Violence Motif in William Shakespeare´s Romeo and Juliet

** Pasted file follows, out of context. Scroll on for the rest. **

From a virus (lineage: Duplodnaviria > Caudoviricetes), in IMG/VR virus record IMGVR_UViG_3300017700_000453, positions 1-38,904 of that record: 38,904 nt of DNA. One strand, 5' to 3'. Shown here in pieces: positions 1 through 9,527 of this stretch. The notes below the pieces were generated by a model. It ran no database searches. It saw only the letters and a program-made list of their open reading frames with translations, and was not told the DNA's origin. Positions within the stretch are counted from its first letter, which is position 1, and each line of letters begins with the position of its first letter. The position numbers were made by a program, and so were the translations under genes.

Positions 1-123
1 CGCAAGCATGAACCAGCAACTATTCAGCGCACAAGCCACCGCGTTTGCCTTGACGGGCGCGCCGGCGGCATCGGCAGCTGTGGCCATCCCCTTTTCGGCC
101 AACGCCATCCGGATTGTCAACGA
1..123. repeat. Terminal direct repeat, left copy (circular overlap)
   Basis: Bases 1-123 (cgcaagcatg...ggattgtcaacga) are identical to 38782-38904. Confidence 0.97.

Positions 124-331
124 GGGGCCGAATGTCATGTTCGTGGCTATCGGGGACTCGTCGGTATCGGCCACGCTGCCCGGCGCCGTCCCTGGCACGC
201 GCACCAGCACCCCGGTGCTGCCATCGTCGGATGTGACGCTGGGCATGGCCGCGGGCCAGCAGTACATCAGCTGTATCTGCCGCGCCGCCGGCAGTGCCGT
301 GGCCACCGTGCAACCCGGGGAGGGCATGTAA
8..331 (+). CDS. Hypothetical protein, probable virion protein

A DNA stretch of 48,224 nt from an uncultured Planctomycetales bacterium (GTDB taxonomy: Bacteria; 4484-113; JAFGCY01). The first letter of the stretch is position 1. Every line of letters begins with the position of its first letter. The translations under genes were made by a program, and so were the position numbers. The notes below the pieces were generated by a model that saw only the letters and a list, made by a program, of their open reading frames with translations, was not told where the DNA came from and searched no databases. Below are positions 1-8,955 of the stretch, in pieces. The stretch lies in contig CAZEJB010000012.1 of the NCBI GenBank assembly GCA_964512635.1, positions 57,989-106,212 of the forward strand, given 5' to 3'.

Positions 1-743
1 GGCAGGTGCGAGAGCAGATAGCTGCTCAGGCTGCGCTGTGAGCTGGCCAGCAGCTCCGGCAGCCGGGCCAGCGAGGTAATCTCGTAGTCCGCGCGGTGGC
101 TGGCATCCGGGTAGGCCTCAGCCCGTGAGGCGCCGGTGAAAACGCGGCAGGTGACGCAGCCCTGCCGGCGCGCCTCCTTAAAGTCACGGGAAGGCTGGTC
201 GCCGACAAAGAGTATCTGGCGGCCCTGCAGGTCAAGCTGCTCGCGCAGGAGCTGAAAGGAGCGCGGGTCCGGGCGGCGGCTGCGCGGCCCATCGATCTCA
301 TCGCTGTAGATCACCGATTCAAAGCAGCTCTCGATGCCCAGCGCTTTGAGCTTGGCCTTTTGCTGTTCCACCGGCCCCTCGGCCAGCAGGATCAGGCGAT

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In Romeo and Juliet by William Shakespeare, the motif of violence in dialogue of characters throughout the play adds meaning to the fact that passion leads to violence on both sides of the conflict, with the Montagues and Capulets. The passion of hatred possessed by both sides begins with the lowest of classes, the servants. Sampson, a servant of the Capulet, says he will, “push Montague’s men from the wall and thrust his maids to the wall,” (I, i, 15-16) as maids are “weaker” according to Gregory, the other servant. The “wall” in this case means the superiority of different parties. Those who walk by the wall have a higher superiority and those who walk away have a lower superiority. Sampson says that he will forcefully push the Montagues from the wall and bring them to their level where they will fight and leave the maids because, as Gregory states, “the quarrel is between our masters and us their men” (I, i, 17). Sampson continues his metaphor of violence by proclaiming after he has fought the men, he will “be civil the maids,” as he will “cut off their heads” (I, i, 18-20). This entire stretch of metaphor brings about a seemingly childlike kind of violence where both sides are influenced by the will of their masters. Shakespeare uses this first violence metaphor to show how in the beginning, the passion of hatred brings a foolish violence which does not benefit anyone. Shakespeare continues the metaphor of violence through the dialogue of Mercutio. Mercutio notices that Romeo is deep in love, stating that he is “already dead” and he his “heart cleft with the blind bow-boy’s butt-shaft” (II, iv, 13-16). Mercutio means that Romeo has been hit with Cupid’s arrow right in his heart. This violence has evolved to one of lo... ... middle of paper ... ... my poor heart so for a kinsman vexed” (III, v, 95-96). Her mother thinks that she means she wants Romeo dead, but really she believes her heart to be dead over Romeo’s banishment. This is just another metaphor for the violence from the passion of love. Shakespeare refers to violence many times with character’s dialogues. This just keeps the evolution of the motif growing until it fully evolves to an outcome, death. The motif moves with the theme of passion leading to violence and adds to its meaning. If violence was not used as a motif or extended metaphor, that theme would be meaningless. That motif carries meaning when put in terms of the theme. The hatred side of the theme and the love side both carry meaning throughout with help from the violence motif. Overall, the motif carries meaning throughout the play resulting in the ending, violence and death.

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